In one embodiment, the DC components of the signals traveling through primary and secondary windings 153, 156 are equal and opposite to one another. Effectively, this is akin to removing the DC offset of the signal allowing the AC to be affected solely by the AC influenced inductance. In another embodiment, the magnitude of the DC current in the secondary winding 156 is less than that of the primary 153 but disposes the coupled inductor just below saturation, thereby maximizing magnetic flux and inductance. This is analogous to biasing an amplifying transistor in its linear region. In yet another embodiment, the negative feedback is provided through the secondary winding 156, thereby accurately controlling and manipulating any desired inductance up to saturation.

FIG. 16 illustrates an exemplary inductor using juxtaposed conductive and magnetic core layouts according to an alternate embodiment. Magnetic core 169 is patterned in the shape of a frame. In addition to electrical coupling pursuant to prior embodiment descriptions, frame-shaped magnetic core 169 also intensifies magnetic coupling, as is well known in the art.

Designed to carry electrical current, primary and secondary windings 163, 166 wrap around magnetic core 169. The electrical current gives rise to a magnetic field applied to the magnetic core 169. Consequently, magnetic domains within magnetic core 169 substantially align themselves around the perimeter of magnetic core 169 (its directionality depends on the polarity of the current), thereby augmenting magnetic coupling.

Primary and secondary windings 163, 166 have primary and secondary electrical terminals 161-162, 164-165, respectively, which deliver current into and out of the device though primary and secondary coil leads 167, 168, respectively. Primary and secondary windings 163, 166 comprise a series of interleaving loops throughout their lengths, at least in part. Primary winding 163 loops around magnetic core 169, which magnetically couples primary winding 163 to magnetic core 169, and by extension, to secondary winding 166. The converse is also true.

In operation, inverse magnetic coupling is employed to avoid saturation. Specifically, high currents in the primary winding 163 threaten to saturate magnetic core 169. This can be mitigated and carefully controlled by passing a DC current through secondary winding 166 such that the induced magnetic field in counter in polarity induced by primary winding 163.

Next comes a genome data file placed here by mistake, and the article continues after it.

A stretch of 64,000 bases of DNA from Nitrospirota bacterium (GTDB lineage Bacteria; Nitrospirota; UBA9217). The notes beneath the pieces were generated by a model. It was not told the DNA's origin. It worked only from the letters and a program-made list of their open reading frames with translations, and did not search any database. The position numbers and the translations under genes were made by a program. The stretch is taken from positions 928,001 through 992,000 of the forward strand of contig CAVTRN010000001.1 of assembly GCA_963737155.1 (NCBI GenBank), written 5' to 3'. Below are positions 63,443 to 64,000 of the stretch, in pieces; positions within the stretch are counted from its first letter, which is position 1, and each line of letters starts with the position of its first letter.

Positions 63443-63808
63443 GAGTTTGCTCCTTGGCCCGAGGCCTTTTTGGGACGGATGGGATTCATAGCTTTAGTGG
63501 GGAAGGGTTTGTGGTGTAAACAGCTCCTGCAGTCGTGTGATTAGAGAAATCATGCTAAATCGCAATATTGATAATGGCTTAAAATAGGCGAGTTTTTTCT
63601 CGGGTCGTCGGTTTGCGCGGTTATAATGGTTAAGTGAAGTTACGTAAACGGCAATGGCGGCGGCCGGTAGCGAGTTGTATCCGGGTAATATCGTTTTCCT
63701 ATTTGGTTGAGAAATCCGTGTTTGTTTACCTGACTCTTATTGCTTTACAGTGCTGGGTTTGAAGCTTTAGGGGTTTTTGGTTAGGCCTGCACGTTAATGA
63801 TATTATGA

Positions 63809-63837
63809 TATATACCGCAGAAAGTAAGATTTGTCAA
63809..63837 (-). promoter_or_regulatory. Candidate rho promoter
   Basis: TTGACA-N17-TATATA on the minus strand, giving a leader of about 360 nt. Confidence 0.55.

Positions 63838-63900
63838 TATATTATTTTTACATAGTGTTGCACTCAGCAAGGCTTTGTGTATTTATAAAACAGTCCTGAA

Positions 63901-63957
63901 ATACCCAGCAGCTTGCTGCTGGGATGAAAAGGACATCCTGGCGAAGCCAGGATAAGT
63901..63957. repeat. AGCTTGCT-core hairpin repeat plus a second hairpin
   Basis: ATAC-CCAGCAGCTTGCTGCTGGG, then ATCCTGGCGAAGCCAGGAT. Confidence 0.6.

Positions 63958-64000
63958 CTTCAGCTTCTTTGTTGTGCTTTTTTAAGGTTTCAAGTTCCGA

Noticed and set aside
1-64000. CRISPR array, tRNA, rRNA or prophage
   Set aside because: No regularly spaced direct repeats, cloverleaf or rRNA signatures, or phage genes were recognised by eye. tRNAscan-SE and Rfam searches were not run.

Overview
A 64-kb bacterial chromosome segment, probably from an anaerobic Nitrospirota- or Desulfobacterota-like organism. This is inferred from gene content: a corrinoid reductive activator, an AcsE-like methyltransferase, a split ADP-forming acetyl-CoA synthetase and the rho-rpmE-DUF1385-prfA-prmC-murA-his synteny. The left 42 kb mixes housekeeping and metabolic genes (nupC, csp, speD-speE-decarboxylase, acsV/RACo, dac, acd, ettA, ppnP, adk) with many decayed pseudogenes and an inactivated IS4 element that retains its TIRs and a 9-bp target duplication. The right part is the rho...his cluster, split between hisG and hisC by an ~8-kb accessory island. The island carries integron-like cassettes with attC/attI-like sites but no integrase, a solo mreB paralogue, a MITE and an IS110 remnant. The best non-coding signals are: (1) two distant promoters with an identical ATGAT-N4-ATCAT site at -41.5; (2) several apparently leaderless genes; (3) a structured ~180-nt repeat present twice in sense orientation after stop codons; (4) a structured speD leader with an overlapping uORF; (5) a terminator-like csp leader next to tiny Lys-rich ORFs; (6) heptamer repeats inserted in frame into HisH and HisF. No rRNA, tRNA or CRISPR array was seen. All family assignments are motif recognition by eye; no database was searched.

In one embodiment, the DC components of the signals traveling through primary and secondary windings 163, 166 are equal and opposite to one another. Effectively, this is akin to removing the DC offset of the signal allowing the AC to be affected solely by the AC influenced inductance. In another embodiment, the magnitude of the DC current in the secondary winding 166 is less than that of the primary 163 but disposes the coupled inductor just below saturation, thereby maximizing magnetic flux and inductance. This is analogous to biasing an amplifying transistor in its linear region. In yet another embodiment, the negative feedback is provided through the secondary winding 166, thereby accurately controlling and manipulating any desired inductance up to saturation.

In the present embodiment, magnetic core 169 is shaped substantially like a picture frame. In other embodiments, magnetic core 169, the shape of the combined cores could resemble a diamond shape, oval racetrack shape or similar closed loop geometry. This would similarly form a closed path for the magnetic flux to travel through the core. An example of an oval racetrack geometry 1700 is illustrated in FIG. 17.

In one or more embodiments, a plurality of more than two windings can be used in any of disclosed configurations. For example, tertiary and quaternary windings are with primary and secondary windings. Alternately, tertiary and quaternary windings are substantially wound around primary and secondary windings. The interweaving of the plurality of windings can partial, full or none.

In the simplest embodiment of the present invention, a single ferromagnetic core is comprised by a coupled inductor. A plurality of windings can be non, partially or fully interleaved. As with all of the disclosed embodiments, the coupled ferromagnetic core inductor is monolithically fabricated on an integrated circuit substrate with other integrated circuit elements comprising transistors.

However, it is not beyond the scope of the present invention to fabricate any disclosed device on an interposer substrate, thereby allowing attachment directly to an integrated circuit (e.g., transistors, etc.) using electrically coupling interconnects, such as solder balls. The preceding technique is commonly called chip stacking.